- First, look at the central quintile. Highly productive team members communicated with one another 54% more often than did less-productive teams. They communicated about task specifics 150% more often, and disagreed 50% more often than their less-productive counterparts. They also discussed team process and relationship more often. These are hugely important points to remember. HOW we use virtual collaboration tools may be much more important than the tools themselves.
- Second, it was remarkable to me that only in one quadrant—the lower right Different time/Different place—did the highly productive teams focus primarily on task-related issues. When the highly productive team members in the study communicated with one another at the same time (the top two quadrants) or in the same place (lower left quadrant), they focused primarily on the human element of their collaboration—creating bonds, gauging emotions, building commitment, understanding disagreement, and agreeing on team processes.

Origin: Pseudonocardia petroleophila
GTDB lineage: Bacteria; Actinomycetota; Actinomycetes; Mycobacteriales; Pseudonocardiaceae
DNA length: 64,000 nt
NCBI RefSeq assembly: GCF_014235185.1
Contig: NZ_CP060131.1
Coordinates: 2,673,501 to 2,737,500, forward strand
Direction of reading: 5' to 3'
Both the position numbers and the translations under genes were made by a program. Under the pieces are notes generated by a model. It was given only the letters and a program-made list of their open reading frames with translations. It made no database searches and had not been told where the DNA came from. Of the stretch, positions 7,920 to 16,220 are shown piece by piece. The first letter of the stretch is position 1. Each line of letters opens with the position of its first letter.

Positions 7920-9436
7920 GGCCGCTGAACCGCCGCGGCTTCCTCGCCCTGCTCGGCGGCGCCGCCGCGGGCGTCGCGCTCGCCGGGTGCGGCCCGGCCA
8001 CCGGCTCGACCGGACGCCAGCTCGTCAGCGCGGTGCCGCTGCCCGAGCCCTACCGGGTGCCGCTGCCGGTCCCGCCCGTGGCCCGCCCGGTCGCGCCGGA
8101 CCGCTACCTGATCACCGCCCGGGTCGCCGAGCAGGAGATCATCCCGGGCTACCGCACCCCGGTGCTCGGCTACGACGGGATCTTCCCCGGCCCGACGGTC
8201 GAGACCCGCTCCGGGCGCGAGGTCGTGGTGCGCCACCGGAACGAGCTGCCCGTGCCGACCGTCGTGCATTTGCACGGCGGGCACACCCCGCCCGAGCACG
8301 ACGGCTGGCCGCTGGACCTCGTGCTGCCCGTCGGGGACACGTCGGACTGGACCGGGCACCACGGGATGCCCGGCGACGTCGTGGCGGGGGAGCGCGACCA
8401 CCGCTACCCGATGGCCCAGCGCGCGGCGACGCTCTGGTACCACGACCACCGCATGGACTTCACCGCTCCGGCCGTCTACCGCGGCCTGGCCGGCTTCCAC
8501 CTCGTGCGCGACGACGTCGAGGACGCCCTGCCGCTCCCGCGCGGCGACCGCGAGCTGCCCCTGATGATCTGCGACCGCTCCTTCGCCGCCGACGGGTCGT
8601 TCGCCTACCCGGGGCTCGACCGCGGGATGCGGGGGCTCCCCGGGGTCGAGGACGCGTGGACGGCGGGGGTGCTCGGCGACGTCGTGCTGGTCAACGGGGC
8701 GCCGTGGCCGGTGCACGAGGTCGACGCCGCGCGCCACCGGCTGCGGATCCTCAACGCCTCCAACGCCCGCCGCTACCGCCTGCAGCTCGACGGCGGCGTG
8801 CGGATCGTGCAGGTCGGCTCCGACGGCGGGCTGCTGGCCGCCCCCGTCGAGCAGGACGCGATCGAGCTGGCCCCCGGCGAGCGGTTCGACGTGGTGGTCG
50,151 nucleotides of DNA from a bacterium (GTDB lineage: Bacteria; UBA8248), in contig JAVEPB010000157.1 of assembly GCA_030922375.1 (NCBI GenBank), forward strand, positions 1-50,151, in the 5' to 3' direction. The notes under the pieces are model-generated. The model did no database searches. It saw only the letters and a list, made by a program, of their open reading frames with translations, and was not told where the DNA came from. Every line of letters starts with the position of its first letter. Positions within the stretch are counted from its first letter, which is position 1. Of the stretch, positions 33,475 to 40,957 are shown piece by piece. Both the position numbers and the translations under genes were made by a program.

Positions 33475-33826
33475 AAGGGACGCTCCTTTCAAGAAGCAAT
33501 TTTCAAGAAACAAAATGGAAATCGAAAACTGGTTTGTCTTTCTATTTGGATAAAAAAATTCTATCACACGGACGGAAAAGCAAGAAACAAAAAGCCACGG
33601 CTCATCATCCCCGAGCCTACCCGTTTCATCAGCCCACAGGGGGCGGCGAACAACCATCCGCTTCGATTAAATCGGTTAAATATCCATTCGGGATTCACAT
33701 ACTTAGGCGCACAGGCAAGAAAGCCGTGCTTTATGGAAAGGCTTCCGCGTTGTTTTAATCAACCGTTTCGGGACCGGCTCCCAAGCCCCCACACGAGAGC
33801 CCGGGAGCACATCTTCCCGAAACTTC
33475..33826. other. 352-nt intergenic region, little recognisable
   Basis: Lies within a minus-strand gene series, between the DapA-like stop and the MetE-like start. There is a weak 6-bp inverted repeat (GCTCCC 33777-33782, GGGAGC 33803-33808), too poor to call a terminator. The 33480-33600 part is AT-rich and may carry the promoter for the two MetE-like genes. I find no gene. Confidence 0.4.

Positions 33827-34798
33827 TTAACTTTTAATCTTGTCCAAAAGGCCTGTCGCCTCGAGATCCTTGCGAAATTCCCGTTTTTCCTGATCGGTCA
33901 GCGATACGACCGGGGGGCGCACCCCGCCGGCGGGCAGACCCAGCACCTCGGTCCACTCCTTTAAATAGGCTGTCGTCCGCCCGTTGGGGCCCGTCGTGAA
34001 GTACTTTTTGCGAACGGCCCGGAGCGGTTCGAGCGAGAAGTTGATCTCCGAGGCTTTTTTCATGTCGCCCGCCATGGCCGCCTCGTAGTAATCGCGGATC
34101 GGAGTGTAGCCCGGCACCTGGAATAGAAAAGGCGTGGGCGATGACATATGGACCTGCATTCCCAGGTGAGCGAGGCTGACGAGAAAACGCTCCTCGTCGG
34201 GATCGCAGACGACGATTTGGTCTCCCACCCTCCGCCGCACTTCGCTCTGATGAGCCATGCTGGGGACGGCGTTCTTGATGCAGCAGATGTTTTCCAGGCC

If you explore details of the study, you will see that the less-productive teams most decidedly did not differentiate how they communicated what and where as the highly productive teams did. This was a small study of 56 people in 12 teams, but all teams participated over a nine-month period. Interestingly, though I published this study back in 1996, I am disappointed to say that I have seen very few (if any) research projects since that have tried to link team behaviors with productivity in virtual teams. If you know of some, please let me know.
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